Recognizing this indigenous dance-oriented method of prayer, the Jesuits introduced the “Dance of the Matachines.” It originated in the northern province of Venice in Italy, and is still performed there during Carnival. The Raramuri perform it on all the Holy Days of the Catholic church. Costumed, masked dancers move to the beat of drums and the wailing of flutes. Other dances are performed to solicit rain, heal the sick, bury the dead. All blend the new Christianity with ancient practices.
The first missionaries in the area were the Jesuits who arrived in 1607. However in 1767 King Charles III of Spain expelled them from New Spain. Although the Franciscans continued to work in the area, lack of funds and personnel made it impossible to fill the role the Jesuits had played. Also, the 19th Century Mexican Wars of Independence hampered their efforts.
It was not until the start of the 20th century that missionaries were able to return. During this almost 150 years of freedom from outside influence, what developed was a unique Raramuri Christianity.
One of the strange results of the expulsion of the Jesuits was the assumption of duties normally reserved for priests by the “Siriames,” the traditional headmen or governors. Marriages, baptisms, and other church services such as continued instruction and spiritual guidance were now in their hands.
Whether the departing Jesuits delegated these rites or whether this was simply a return to traditional roles, we do not know. Nevertheless, the old ways were so close to Christian practice that the new religion survived the absence of priests. What developed was a set of practices acceptable to both the Church and the “Peoples” life style. Thus healers, rainmakers and other keepers of the tribal heritage exist side by side with Catholic priests. Living conditions among the Raramuri today are still primitive. They continue to barter rather than use pesos, and speak little Spanish.
In 1965 the Jesuits founded a hospital in Creel, the largest city in the area. There, Father Verplancken made his home. There are two other hospitals in the area, free to all who need them. Despite this, the future of the Raramuri is bleak. Malnutrition and disease go hand in hand with the loss of fertile, food-producing land. Through all of this, the Mexican government has stood silent.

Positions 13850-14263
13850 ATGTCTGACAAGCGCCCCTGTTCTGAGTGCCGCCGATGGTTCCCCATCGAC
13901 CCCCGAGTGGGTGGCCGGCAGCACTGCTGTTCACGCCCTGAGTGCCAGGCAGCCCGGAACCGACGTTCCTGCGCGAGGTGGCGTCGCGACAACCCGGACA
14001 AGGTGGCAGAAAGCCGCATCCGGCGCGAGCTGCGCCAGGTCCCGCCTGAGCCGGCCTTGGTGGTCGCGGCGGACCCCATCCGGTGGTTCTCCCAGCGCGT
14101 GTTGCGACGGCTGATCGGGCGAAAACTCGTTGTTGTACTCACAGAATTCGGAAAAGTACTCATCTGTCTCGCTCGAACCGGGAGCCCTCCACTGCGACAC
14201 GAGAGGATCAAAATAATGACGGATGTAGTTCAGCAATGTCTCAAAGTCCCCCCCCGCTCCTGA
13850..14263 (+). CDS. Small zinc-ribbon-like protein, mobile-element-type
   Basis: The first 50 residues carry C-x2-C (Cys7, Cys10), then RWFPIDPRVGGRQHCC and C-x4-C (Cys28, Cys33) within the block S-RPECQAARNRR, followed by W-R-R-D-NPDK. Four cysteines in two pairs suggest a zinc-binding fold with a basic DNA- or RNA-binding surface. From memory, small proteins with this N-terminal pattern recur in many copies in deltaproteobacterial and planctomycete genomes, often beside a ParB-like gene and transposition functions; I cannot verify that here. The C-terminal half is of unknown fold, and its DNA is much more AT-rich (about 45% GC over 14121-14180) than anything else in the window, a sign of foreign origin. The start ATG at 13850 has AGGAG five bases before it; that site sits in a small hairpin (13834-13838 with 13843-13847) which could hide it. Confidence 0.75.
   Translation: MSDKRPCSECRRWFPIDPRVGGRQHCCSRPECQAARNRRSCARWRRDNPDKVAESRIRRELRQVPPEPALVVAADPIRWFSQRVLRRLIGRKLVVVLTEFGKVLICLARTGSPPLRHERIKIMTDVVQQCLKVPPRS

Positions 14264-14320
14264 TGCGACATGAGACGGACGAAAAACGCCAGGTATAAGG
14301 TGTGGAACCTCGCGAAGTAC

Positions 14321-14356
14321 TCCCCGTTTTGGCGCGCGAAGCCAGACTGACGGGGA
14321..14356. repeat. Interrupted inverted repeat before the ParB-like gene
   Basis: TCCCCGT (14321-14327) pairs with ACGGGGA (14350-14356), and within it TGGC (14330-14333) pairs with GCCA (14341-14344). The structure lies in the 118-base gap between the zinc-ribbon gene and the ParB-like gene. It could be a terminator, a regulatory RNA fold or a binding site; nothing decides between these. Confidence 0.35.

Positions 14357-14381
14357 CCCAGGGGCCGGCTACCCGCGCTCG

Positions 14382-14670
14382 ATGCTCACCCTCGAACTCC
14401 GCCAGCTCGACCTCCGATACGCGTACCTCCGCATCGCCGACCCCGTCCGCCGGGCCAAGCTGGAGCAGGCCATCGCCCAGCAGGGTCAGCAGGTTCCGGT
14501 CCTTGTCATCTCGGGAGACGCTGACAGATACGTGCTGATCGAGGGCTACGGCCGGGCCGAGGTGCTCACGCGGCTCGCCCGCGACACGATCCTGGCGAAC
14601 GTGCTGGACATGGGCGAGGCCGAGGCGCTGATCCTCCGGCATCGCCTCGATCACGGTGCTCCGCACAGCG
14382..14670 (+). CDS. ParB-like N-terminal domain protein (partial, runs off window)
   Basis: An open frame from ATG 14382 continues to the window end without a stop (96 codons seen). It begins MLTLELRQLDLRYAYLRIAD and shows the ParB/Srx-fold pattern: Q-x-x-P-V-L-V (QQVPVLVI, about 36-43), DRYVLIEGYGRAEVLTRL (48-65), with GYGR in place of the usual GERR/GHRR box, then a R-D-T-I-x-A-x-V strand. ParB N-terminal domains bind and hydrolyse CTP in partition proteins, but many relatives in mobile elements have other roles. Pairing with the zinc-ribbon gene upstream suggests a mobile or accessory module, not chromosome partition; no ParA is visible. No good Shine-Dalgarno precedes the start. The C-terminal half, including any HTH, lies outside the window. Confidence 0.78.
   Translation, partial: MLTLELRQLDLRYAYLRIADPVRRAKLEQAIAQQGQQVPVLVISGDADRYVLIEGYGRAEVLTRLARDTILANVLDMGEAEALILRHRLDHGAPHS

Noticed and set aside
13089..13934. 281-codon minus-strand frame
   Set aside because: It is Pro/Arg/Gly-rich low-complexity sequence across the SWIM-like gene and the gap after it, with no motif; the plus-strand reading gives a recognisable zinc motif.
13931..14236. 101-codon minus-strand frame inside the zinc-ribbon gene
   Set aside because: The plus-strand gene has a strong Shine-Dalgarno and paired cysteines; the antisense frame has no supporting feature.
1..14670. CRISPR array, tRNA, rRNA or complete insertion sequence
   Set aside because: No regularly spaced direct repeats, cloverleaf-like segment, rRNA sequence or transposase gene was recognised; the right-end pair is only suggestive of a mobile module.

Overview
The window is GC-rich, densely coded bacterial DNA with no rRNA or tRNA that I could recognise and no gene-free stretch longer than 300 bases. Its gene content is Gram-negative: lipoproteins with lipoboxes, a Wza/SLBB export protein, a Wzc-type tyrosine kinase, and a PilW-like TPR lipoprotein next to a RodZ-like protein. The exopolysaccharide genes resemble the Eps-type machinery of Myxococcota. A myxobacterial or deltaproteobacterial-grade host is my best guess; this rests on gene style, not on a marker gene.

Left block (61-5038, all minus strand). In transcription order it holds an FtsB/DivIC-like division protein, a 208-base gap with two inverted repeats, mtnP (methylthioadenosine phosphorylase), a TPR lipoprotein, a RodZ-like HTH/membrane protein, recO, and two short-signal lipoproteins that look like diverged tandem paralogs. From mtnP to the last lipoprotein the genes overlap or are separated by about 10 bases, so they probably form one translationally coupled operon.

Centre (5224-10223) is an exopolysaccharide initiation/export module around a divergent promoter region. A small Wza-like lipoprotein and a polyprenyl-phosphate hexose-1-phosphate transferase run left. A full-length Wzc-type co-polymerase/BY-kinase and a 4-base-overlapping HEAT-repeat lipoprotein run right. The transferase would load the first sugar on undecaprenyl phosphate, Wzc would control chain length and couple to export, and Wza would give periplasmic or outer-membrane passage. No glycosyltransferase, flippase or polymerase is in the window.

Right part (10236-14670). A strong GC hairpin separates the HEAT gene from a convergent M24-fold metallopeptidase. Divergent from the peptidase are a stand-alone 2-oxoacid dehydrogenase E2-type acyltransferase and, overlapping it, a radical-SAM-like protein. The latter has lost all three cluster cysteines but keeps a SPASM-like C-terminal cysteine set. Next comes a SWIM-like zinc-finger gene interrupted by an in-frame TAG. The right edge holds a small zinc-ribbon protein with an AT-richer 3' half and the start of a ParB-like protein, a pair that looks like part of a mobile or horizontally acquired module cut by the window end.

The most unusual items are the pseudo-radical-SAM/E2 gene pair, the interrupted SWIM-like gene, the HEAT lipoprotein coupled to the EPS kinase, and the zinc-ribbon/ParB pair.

Yet, these remarkable people have maintained themselves, enduring hardships that would have sent a group with less inner strength fleeing to urban centers, abandoning their tribal culture. But the time has come for the government to intervene. Stop the land-grabbers. Permit “The People” to live in their own villages, own their land, perserve their own ways.
With the rapprochement between Mexico and the Vatican, hopefully the Church can offer more material aid, while allowing the Raramuri to pray in their own way, understanding that they worship the same Father who they preach sent his Son to bring salvation to all mankind.
5 thoughts on “The Tarahumara: An endangered species”
I have a charcoal drawing of one of father Verplanckens photographs signed by ?
Sounds like a great find but I have no idea who the artist might be. I have never seen any charcoal drawings of his superb photographs. (Many of his color photographs were used to illustrate “The Tarahumar of Mexico, Their Environment and Material Culture” (Editorial Agata, Guadalajara, 1996). Link gives more details of the book.
The drawing is signed Jurado. It is of a young Raramuri child.
I don’t know of any “Jurado” connected to the Copper Canyon, but it’s always possible that another reader of this exchange of comments will be able to help. TB.
Thank you Tony I also found the photograph online.